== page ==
Authentication: This level focuses on verifying the identity of information of an IoT entry. When a connected IoT device needs to access an IoT infrastructure, the trust relationship is initiated based on the device’s identity.

Authorization: The second layer focuses on authorization that controls a device’s access throughout the network fabric. This layer builds upon the core authentication layer by leveraging the identity information of an entity. With authentication and authorization components, a trust relationship is established between IoT devices to exchange appropriate information.

Network Enforced Policy: This layer encompasses all elements that route and transport endpoint traffic securely over the infrastructure.

Secure Analytics: This layer defines the services by which all elements (i.e., endpoints and network infrastructure, inclusive of data centers) may participate to provide telemetry for the purpose of gaining visibility and eventually controlling the IoT ecosystem.

IoT has a diverse set of security needs that must be met to ensure users are protected. One example of a company that’s designing security solutions to meet the IoT security needs described above is Cisco. Cisco’s Security Everywhere strategy embeds multiple security technologies into the network infrastructure to provide broad threat visibility while minimizing the time needed to contain threats. Cisco Security Everywhere also allows users to maximize their existing and future investments by turning the Cisco network into a security sensor and security policy enforcer—facilitating enhanced visibility, context and control over any user or device that connects to the corporate network.

Adam Davis, CEO, Next Dimension Inc


Why Old Networking Devices Can’t Handle Today’s Security Threats

January 5, 2018

Decade-old network devices lack security-centric capabilities such as image signing, secure boot and hardware trust anchors, which are must-haves to protect against today’s sophisticated security threats.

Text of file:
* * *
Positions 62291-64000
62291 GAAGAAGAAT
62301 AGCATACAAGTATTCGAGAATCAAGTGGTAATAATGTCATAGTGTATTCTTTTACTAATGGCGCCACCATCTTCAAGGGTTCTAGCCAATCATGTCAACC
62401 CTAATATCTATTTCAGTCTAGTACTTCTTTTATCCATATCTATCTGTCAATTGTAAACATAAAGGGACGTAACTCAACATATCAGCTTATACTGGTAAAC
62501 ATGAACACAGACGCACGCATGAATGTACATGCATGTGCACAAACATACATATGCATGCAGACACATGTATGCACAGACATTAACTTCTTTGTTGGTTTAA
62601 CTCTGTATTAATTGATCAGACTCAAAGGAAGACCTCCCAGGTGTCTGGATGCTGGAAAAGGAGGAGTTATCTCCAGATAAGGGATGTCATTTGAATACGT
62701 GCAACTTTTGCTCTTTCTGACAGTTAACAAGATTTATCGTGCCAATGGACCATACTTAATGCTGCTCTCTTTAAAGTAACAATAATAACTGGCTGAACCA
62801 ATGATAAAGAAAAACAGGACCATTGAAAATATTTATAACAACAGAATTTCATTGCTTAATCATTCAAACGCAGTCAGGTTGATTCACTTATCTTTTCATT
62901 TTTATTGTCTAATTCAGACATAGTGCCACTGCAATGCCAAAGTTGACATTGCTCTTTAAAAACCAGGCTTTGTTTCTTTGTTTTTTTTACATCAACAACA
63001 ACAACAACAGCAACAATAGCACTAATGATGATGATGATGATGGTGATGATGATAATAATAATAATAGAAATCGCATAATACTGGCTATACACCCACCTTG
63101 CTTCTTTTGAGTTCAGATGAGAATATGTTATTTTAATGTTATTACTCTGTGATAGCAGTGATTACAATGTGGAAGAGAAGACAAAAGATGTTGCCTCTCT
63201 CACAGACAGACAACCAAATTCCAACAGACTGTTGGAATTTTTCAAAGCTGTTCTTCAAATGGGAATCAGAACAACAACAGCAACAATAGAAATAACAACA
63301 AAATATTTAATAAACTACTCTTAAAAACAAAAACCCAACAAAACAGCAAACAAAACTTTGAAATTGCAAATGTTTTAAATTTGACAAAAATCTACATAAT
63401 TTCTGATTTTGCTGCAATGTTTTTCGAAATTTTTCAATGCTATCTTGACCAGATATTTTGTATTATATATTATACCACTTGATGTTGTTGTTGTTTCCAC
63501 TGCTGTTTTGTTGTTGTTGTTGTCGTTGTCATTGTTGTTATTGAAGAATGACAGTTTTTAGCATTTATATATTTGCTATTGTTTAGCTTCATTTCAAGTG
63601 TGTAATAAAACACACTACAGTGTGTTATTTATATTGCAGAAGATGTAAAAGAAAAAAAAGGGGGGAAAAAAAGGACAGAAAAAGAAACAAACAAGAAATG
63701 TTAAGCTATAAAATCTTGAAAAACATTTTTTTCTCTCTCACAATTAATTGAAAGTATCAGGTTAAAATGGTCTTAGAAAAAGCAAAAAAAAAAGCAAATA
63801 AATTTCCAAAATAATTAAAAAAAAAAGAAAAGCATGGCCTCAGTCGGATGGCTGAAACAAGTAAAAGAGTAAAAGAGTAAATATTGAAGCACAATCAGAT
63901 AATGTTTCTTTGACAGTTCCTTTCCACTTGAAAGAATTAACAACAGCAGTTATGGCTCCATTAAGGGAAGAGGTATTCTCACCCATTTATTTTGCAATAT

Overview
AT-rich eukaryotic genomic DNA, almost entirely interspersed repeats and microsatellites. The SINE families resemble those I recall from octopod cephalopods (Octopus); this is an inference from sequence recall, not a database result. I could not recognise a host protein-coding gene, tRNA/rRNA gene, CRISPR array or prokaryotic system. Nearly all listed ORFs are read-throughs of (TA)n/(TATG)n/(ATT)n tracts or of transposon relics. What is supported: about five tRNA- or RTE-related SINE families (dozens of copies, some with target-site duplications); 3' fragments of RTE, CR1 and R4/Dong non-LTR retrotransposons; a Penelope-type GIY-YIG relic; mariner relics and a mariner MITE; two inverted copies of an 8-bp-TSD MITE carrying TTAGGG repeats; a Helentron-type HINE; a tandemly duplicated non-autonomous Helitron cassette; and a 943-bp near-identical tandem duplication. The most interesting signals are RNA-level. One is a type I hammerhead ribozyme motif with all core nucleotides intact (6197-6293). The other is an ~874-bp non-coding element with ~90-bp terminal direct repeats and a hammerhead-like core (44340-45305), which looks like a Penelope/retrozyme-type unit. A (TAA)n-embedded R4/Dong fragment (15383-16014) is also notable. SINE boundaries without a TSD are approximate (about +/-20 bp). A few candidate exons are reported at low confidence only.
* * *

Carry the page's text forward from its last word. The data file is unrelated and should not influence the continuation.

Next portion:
When it comes to IT buying decisions, the old adage ‘If it’s not broken, don’t fix it,’ is a good rule to follow most of the time—except when it comes to network security decisions. Keeping your network infrastructure updates on the back burner too long could ultimately lead to your business’s demise.

If you fall into the category of saving these important updates for last, you aren’t alone. Cisco Security Research conducted a study of 115,000 Cisco devices on the internet and across customer environments and found that approximately 106,000 devices (92%) had an average of 26 known vulnerabilities in the software they were running.

Device users in finance, healthcare and retail verticals, for example, were using networking software that was more than six years old. Even worse, most of the infrastructures in the study had reached their final day of support, no longer able to be updated.

If you haven’t experienced any major issues with your decade-old networking devices, you probably think that they’re doing their job and working successfully. With constant evolvement in technology, however, aging network devices rarely have the protections necessary to withstand current cyberattacks. Two examples of newer security-centric capabilities include:

  1. Image signing. Cryptographically signed images help ensure that BIOS, firmware and other software updates are authentic. As the system boots, this signature is checked by an anchor of trust, ensuring the integrity of the system’s software. From the aspects of preventing man-in-the-middle replacements of software and firmware and providing layered protections against the persistence of illicitly modified firmware, this is an exceptionally important tool.
  2. Secure boot and hardware trust anchors. Secure boot advances image signing by providing increased assurance about the integrity of the hardware and software that are performing image checks and other critical system functions through a combination of immutable, hardware-based anchors of trust. It also ensures that a system’s foundational state and software can’t be modified, regardless of a user’s privilege level.